SUKEY: They were the more obvious feelings of grief, in terms of sorrow and anger. I was not able to access them. I felt like I was outside my body watching myself. Part of that is my cultural upbringing. In Forbes’ family fashion, we simply carried on as if nothing were the matter.

I was just stuck in my head. It felt like it was too much of a luxury for me to feel emotion before I knew she was, in fact, okay. It was also too frightening to start to feel. And, that may have been a stalling technique on my part.

EYE: Where did you find the strength to proceed and still care for your other two children and husband?

SUKEY: That’s where I drew my strength. I thought that the only thing worse than losing a child were if my surviving children lost their childhood as a result of that. Similarly, I was married to their father and I needed to be there for him as he needed to be there for me.

EYE: You kept a journal throughout this whole process. Why was that such an effective tool in your grieving and healing?

SUKEY: I have always been a journal keeper. Writing for me is the way of making sense of what was going on inside of me and out. And, for me, sitting quietly with the exercise of putting pen-to-paper frees up my thinking.

“I would add journaling as one of my top recommendations for anyone whose life has taken an unexpected turn, not just grief. Writing is a very powerful vehicle. Many of the answers to the questions that burn in us are deep inside of us.”

We just have to sit quietly, write and they will come out on the page. If we spend too much time looking outward and not examining inside we won’t have the ability to get those answers.

EYE: Mediums and clairvoyants figured in your process as well. How are you so comfortable with the spirit world?

SUKEY: We grew up in large old houses. There was a sense of spirits or ghosts. Many of my family members have personal ghost stories of some kind. While I didn’t give a whole lot of thought to the presence of ghosts, I just sort of generally believed that there was more than just concrete life and death.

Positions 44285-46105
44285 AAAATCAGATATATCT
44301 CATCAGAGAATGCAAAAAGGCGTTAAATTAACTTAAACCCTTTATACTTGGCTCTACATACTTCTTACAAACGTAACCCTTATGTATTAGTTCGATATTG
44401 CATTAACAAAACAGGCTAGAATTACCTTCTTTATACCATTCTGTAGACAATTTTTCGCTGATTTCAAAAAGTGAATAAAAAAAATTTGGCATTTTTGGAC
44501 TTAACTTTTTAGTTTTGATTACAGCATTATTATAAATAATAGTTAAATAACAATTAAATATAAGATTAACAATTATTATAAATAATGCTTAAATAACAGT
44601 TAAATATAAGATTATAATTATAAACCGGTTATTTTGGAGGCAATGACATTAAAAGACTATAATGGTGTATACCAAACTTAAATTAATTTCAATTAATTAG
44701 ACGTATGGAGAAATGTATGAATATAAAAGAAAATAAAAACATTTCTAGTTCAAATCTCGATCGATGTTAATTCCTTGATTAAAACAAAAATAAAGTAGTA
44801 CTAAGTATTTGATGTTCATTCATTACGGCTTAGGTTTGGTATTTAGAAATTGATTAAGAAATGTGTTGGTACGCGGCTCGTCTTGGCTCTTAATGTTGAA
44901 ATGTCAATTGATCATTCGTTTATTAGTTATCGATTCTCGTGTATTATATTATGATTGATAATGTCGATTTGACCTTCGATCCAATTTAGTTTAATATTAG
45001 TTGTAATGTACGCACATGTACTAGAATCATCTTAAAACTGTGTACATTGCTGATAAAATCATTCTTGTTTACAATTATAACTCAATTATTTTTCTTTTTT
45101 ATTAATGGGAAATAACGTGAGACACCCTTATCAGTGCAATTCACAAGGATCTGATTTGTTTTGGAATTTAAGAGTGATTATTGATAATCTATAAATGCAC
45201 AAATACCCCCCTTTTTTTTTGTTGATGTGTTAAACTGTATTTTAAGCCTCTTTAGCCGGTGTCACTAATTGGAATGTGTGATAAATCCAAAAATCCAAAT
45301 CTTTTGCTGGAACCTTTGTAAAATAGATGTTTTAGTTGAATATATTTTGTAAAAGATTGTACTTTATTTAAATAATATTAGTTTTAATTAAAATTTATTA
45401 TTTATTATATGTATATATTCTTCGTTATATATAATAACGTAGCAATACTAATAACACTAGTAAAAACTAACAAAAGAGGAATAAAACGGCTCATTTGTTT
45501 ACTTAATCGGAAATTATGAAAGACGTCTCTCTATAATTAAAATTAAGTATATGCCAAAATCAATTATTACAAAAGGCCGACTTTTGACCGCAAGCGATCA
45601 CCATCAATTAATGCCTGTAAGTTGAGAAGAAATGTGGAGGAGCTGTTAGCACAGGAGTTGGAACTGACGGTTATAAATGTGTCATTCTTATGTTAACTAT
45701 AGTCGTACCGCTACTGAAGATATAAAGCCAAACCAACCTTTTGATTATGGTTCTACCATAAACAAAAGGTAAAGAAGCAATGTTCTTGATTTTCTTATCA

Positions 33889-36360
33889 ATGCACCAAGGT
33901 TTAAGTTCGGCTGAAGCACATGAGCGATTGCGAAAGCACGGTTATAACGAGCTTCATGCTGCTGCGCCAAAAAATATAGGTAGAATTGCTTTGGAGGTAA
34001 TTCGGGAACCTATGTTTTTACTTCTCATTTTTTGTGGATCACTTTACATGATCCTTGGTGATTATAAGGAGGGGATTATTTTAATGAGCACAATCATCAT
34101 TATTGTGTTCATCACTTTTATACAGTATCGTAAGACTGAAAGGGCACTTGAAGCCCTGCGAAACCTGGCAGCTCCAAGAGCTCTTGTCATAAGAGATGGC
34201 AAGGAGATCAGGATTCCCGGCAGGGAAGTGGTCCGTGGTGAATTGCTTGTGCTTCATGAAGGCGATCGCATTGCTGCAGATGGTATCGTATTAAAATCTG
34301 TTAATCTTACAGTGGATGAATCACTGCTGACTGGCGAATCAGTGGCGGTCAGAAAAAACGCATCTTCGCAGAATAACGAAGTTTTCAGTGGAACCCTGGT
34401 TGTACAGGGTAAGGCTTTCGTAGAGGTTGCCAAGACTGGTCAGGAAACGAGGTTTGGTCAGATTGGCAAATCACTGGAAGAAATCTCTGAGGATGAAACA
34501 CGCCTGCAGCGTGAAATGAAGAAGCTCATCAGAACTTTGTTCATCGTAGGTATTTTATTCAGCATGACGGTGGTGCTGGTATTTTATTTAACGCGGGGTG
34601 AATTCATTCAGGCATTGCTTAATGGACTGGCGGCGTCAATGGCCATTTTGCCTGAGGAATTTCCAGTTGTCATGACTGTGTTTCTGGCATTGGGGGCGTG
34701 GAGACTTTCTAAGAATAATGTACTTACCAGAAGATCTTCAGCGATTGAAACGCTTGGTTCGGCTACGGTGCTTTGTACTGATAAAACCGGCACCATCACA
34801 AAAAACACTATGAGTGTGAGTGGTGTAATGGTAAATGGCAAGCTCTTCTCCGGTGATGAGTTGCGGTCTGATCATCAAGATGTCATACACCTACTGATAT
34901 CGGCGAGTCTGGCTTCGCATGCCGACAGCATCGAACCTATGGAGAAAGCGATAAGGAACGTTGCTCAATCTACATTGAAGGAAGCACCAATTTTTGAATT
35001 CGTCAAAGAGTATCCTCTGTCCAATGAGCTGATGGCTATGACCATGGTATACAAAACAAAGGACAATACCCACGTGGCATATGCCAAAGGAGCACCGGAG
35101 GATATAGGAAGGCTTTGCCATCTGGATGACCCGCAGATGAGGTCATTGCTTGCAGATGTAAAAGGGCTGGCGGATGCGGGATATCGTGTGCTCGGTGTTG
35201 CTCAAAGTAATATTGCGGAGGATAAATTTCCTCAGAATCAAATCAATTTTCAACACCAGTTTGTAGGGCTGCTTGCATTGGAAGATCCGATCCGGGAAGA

Sukey Forbes and Charlotte on horseback

Charlotte, six, on horseback with Sukey

When Charlotte died, I was placed in that position of having our life take an unexpected turn and I didn’t know how to proceed. When I began to look outside of myself for answers, I was very open-minded. We need to look inside in equal parts to looking outside of ourselves. And if we do too much of either, we get stuck.

This became a turning point for me. Henry James refers to it as an absorbing errand. He wrote, “True happiness, we are told, consists of getting out of one’s self….and to stay out you must have some absorbing errand.” Clairvoyants and mediums may not be the answer for others, but for me it resonated.

“It gave me in very concrete terms a validation that life and death are just steps along the continuum. Our loved ones are separated from us, but not gone.”

EYE: Will you explain how going to a medium gave you the final assurance that Charlotte was okay?